Master your thoughts to master your life. Your thoughts generate how you feel on an emotional level. How you feel influences how you behave. If you’re hoarding some unhelpful thoughts and limiting beliefs, it’s going to impact your life.
Get to know your thoughts, beliefs, and emotions. This takes time and practice, but the payoff is like none other. Only from the position of awareness are we able to shift our mindset. Practice mindfulness/presence/meditation/visualization to build a helpful relationship with your thoughts. Seek support from a coach, therapist, or counselor to help you process your thoughts, beliefs, and emotions that oftentimes are hidden from plain view.
Look, we all accept the fact that we need to hit the gym to keep our body strong and healthy – it’s time we treat our minds with the same respect!
4. Nourish your body
Remove toxic foods and feed yourself what your cells need to flourish. Just like there is dirty and clean fuel, there is dirty and clean food. Food can be complicated, and very individual, especially here in the US. There are whole industries that inform what we should and shouldn’t eat that anyone can Google. Be aware that there are gray zones of what’s considered “healthy” that experts debate endlessly, which frankly confuses the heck out of everyone else. So here’s what you should know at a basic level.
Harmful with zero benefits:
- Artificial sweeteners
- Fast foods (especially in the US)
- Industrial oils (think margarine, vegetable oil, shortening)
Nourishes your mind and body:
- Leafy greens and other fresh produce
- Pasture-raised/grass-fed meats
- Healthy oils (think avocado, olive, coconut, grass-fed butter, ghee)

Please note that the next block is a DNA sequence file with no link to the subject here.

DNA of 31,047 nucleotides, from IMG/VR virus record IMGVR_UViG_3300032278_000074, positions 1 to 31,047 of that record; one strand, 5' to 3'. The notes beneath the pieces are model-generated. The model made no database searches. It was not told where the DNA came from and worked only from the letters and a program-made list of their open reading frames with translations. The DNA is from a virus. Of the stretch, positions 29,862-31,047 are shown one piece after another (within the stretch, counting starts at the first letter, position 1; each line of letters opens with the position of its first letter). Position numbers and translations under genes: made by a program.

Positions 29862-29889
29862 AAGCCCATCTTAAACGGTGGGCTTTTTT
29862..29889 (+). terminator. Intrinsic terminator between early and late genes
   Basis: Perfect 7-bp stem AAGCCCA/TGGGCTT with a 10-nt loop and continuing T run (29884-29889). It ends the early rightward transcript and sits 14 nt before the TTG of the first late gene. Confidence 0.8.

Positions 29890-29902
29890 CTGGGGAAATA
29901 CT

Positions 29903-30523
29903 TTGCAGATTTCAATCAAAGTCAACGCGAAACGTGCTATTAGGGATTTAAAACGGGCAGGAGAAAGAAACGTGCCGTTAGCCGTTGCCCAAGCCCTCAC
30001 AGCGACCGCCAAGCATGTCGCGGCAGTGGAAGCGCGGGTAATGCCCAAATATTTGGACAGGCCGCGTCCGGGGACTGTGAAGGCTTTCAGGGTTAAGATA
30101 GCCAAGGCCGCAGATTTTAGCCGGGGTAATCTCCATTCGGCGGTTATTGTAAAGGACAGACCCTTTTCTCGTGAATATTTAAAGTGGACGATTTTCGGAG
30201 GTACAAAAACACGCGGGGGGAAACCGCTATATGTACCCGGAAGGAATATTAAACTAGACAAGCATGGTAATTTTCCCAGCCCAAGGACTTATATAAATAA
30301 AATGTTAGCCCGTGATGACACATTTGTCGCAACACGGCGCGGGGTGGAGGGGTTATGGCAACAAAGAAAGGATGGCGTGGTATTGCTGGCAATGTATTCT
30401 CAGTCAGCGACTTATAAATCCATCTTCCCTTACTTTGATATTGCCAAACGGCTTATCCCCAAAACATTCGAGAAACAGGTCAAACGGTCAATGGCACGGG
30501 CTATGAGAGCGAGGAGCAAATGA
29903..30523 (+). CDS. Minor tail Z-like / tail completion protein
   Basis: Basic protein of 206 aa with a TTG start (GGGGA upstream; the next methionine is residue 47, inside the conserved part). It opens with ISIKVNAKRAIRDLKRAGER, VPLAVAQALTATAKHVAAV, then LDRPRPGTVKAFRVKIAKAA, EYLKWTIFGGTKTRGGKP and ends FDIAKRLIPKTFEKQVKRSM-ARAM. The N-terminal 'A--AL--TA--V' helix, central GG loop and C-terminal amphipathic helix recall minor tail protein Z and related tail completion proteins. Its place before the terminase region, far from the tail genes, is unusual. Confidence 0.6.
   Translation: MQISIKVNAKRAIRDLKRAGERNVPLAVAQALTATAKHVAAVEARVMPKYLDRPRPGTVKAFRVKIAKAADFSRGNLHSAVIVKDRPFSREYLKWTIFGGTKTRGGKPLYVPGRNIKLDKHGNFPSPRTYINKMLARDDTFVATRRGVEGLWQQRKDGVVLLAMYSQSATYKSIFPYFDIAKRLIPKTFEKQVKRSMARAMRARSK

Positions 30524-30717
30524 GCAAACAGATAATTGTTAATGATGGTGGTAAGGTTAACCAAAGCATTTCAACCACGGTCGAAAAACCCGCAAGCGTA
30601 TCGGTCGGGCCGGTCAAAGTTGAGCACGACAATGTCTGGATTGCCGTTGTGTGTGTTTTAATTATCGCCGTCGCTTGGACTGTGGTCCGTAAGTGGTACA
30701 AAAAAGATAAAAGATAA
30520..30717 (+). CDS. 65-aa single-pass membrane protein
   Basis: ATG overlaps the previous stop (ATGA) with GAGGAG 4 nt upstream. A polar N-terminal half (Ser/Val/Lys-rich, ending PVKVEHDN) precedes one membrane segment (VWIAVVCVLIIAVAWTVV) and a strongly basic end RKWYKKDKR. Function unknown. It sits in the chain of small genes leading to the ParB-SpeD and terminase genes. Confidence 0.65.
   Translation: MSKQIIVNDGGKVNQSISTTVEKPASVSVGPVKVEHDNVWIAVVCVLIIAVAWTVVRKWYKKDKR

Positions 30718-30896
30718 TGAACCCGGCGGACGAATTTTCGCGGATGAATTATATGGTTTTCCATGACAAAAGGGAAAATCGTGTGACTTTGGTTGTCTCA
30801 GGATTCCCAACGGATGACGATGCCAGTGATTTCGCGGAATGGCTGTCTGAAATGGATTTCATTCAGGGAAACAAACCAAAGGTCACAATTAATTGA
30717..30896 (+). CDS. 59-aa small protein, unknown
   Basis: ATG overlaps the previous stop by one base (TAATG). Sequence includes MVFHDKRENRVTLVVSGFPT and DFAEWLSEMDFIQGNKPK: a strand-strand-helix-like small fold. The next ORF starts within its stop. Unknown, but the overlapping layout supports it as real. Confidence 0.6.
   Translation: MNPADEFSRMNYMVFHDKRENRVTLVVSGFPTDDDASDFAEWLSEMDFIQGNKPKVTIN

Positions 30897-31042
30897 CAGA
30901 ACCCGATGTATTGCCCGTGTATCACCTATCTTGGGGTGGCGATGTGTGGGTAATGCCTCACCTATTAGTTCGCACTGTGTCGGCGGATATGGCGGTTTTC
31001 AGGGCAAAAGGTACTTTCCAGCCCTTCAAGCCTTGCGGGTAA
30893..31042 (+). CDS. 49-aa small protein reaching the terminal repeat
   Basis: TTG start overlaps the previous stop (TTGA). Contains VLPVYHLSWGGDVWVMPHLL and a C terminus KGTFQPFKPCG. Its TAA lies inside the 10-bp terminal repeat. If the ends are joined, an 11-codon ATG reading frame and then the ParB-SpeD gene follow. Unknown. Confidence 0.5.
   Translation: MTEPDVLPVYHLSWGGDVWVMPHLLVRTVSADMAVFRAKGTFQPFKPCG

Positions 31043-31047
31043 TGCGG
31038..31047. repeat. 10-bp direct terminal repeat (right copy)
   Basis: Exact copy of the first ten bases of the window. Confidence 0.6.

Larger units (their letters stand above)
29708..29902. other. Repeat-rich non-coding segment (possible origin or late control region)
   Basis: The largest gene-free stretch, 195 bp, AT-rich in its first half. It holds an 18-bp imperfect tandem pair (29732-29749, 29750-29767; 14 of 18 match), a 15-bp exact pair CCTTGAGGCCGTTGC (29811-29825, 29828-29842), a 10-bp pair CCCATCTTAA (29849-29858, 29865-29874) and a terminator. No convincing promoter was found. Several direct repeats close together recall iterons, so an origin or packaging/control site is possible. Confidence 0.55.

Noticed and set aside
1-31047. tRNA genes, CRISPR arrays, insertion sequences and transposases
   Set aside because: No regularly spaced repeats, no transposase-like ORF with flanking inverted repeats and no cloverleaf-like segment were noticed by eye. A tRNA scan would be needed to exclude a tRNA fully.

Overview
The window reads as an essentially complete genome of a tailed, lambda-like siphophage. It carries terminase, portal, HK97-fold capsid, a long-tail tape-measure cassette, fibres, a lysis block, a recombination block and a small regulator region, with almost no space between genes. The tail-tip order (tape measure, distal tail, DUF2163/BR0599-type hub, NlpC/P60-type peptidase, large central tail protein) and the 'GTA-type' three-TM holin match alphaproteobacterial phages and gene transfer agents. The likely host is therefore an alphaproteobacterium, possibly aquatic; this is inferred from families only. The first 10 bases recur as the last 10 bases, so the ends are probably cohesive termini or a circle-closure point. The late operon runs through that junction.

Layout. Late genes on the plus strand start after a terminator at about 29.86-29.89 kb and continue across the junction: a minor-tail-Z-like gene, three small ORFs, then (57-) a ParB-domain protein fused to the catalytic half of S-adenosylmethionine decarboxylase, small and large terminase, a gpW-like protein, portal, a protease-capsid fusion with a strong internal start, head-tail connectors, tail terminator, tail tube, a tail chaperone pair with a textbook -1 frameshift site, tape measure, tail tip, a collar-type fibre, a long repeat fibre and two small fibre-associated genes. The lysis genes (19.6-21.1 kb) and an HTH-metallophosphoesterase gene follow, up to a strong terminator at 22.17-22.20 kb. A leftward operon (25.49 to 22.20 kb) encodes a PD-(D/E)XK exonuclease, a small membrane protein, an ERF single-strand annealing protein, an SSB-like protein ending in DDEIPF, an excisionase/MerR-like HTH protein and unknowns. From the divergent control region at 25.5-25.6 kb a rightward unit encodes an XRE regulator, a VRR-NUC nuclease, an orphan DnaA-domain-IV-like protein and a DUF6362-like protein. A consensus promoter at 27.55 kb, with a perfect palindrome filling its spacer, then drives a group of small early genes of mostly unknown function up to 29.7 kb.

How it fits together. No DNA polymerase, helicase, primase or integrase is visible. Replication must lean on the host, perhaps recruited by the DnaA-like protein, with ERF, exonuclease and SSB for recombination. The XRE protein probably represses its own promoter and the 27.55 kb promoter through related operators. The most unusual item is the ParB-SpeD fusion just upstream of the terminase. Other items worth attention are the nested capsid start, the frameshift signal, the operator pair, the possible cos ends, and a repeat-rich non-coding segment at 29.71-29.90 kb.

- Go organic if you want to avoid pesticides
5. Lean on people
Your support network is your panel of “life advisors” or people who care and can help you. These are people who can guide, care, and help us when we’re burdened. They can be your family, friends, mentors, coaches, spiritual counselors, business partners, therapists, neighbors, doctors, colleagues, etc. It’s quality, not quantity, that matters for health. You want to surround yourself with people who genuinely care about you, and with whom you can share your honest thoughts and emotions. When you are stressed, reach out to lean on your support network. Let them know what you’re experiencing and allow someone to do something nice for you.
6. Be helpful
You are a social creature, and your brain rewards you for helping your community. When you help someone else, your body releases oxytocin, which boosts your mood and counteracts the effects of cortisol (the dreaded stress hormone!). In addition, when your oxytocin is boosted, so are serotonin and dopamine (creating feelings of happiness!). Data shows that your ability to experience positive thoughts, sensations, emotions, and sentiments makes you more resilient to stress.